There was a time when every young person recognized his name, William Shakespeare, the brilliant English playwright. One of his most famous lines reads: “This above all: to thine own self be true.”1 It involves a conversation between Laertes and his sister Ophelia about the trip he is taking. Their father, Lord Polonius walks in and tells his son to hurry up and get going. He instructs him to behave well and not to become involved in things that could lead him astray. He tells him to listen and not talk too much. Also, don’t judge others falsely. But, at the same time not to misrepresent himself with fancy clothing. Then comes these words of advice: This above all: to thine own self be true.

I like the thoughts that psychologist Irene Matiatos who shares that while most of us are familiar with the above quote taking from Shakespeare’s Hamlet, but how many of us know the rest of this verse? It goes: “And it must follow, as the night the day, Thou canst not then be false to any man.” She continues to say that unless we are true to ourselves first, we can’t be true to others. She asks: “How many of us have a hard time being true to ourselves?” In other words, those of us who have turned over the running of our lives to others, thereby loosing who we are in the process, will certainly have a hard time being true to ourselves. Dr. Matiato continues: “Allowing someone else to define who we are, we lose our ability to discover and grow inwardly. We no longer are able to discern truth from a lie. For many of us, we have accepted lies for so long, that finding out what is true takes time. Having done this very thing, I know how difficult the journey to self-discovery can be.2

It all starts with being honest with ourselves. Believe it or not, when we go to God in prayer, we are sometimes not honest with Him because we are not being true to ourselves. Since God sees, hears, and knows everything, who do we think we are fooling? When it comes to our spouses and our children, don’t be deceived, they know a lot more about our pretensions than we think they do. And what about our friends. The longer we’ve known them, the more they can tell when we are not being truthful with them. As Shakespeare said, the reason we cannot be truthful with them is that we are not being honest with ourselves.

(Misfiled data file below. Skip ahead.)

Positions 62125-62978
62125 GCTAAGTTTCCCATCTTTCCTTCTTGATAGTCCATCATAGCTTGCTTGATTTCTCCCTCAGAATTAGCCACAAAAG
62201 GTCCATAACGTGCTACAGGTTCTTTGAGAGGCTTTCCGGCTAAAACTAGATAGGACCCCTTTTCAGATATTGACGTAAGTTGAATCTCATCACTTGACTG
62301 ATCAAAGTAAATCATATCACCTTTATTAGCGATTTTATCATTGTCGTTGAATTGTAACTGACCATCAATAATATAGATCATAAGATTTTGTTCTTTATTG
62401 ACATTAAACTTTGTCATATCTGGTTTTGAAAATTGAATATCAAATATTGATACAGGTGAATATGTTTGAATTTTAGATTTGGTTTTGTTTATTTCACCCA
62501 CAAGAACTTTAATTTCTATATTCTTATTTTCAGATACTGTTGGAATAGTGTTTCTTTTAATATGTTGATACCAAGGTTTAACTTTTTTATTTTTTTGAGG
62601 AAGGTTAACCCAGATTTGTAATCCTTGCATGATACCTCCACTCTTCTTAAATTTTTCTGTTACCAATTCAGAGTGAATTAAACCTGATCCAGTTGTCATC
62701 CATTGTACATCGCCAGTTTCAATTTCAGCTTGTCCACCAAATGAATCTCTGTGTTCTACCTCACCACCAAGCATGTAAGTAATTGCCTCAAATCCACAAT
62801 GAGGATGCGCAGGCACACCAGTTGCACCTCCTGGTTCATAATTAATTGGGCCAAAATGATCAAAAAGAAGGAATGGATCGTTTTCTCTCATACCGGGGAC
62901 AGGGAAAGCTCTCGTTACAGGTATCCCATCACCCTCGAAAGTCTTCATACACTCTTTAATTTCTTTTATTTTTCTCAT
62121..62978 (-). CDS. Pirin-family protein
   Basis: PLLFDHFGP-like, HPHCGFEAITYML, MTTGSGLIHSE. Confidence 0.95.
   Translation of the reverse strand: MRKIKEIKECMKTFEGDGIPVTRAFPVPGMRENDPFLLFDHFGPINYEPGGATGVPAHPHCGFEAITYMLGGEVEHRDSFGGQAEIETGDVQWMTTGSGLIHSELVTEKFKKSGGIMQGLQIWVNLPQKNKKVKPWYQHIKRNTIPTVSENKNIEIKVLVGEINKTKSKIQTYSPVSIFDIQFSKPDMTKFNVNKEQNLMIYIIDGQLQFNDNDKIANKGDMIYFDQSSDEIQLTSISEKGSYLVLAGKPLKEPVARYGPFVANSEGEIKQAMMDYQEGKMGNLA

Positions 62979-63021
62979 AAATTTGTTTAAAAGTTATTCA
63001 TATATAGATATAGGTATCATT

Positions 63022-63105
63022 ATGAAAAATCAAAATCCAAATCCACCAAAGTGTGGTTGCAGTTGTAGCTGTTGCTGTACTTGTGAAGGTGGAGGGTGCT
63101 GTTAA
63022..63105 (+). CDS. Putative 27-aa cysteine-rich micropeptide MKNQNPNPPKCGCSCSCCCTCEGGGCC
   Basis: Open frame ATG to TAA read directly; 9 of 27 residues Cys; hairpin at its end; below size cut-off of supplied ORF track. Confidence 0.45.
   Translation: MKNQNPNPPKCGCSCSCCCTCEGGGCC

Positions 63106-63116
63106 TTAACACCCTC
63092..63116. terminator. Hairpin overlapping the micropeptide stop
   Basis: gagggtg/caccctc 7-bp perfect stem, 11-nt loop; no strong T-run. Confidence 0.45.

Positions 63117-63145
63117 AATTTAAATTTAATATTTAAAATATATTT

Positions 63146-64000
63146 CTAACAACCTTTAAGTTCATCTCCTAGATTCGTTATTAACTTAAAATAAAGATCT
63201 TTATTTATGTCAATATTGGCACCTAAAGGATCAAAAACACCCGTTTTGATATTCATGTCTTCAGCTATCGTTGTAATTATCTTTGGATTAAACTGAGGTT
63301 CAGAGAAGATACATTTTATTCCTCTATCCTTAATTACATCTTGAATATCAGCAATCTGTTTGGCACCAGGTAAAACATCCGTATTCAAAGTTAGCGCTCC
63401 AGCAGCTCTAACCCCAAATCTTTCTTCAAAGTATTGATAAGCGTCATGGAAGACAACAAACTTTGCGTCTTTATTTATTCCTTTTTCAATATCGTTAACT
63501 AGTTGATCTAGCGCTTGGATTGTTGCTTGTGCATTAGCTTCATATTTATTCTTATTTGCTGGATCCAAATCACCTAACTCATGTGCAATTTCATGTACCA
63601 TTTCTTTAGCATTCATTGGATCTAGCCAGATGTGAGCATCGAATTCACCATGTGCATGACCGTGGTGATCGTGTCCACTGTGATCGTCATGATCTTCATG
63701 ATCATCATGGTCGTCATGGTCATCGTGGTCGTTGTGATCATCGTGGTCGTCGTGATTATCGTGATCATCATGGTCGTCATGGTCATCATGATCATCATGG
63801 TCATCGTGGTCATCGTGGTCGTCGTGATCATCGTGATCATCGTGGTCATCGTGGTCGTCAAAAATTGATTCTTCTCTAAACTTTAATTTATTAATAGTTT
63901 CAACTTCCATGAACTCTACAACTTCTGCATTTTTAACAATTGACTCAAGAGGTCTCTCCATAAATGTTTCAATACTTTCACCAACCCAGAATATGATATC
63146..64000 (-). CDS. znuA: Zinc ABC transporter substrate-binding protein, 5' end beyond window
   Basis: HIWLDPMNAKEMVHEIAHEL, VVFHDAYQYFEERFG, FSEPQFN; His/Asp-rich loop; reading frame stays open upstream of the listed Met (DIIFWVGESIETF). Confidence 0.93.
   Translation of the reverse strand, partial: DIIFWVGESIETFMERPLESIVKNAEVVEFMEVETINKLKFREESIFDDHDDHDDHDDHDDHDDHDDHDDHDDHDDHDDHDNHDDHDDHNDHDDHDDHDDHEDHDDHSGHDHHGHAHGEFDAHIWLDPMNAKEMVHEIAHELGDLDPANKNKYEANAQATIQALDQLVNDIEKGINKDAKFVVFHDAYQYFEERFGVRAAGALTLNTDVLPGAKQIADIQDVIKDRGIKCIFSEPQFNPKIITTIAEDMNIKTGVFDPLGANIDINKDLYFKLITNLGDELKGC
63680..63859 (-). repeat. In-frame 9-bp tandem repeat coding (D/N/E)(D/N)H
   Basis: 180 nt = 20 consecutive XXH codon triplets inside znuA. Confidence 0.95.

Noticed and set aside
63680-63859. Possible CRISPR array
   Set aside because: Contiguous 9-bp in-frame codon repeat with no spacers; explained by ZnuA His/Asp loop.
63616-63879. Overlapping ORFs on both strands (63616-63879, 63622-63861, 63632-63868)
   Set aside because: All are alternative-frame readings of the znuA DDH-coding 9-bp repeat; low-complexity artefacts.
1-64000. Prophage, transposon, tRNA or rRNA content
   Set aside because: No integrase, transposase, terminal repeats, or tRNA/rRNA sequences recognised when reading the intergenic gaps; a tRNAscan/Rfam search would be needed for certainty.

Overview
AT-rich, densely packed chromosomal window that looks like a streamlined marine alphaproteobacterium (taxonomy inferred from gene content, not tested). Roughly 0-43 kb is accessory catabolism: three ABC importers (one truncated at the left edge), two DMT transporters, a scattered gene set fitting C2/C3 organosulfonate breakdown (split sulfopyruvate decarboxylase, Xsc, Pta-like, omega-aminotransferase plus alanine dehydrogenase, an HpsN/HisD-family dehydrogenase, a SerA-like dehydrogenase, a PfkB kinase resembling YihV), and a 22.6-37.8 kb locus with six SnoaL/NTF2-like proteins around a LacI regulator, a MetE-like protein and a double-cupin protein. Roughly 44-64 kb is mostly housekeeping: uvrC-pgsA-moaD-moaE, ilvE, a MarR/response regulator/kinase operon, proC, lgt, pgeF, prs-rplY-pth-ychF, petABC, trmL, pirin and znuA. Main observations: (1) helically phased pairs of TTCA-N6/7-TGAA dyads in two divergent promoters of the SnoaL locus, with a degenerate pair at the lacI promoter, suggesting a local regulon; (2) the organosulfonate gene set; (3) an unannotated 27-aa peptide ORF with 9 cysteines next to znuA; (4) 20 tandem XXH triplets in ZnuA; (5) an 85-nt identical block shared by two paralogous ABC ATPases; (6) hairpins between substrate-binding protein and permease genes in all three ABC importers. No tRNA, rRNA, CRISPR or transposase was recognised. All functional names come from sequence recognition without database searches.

God doesn’t answer prayers like that, and pretty soon both our spouse and children will begin to dismiss much of what we say as being untrue. And our former friends? That’s why they are no longer our friends. So let’s take these words to heart. When we say something, mean it. When we tell someone something, make sure it is true. But most of all, when we look into the mirror, make sure we inform the one we are looking at the truth, the whole truth, and nothing but the truth, so help us, God. – Dr. Robert R Seyda

1 William Shakespeare: The Tragedy of Hamlet, Prince of Denmark, (Act I, Scene 3, Line 81)

2 Dr. Irene’s Verbal Abuse (Site)! At http://www.drirene.com is wholly owned, funded, created, and maintained by Dr. Irene.

About drbob76

Retired missionary, pastor, seminary professor, Board Certified Chaplain and American Cancer Society Hope Lodge Director.
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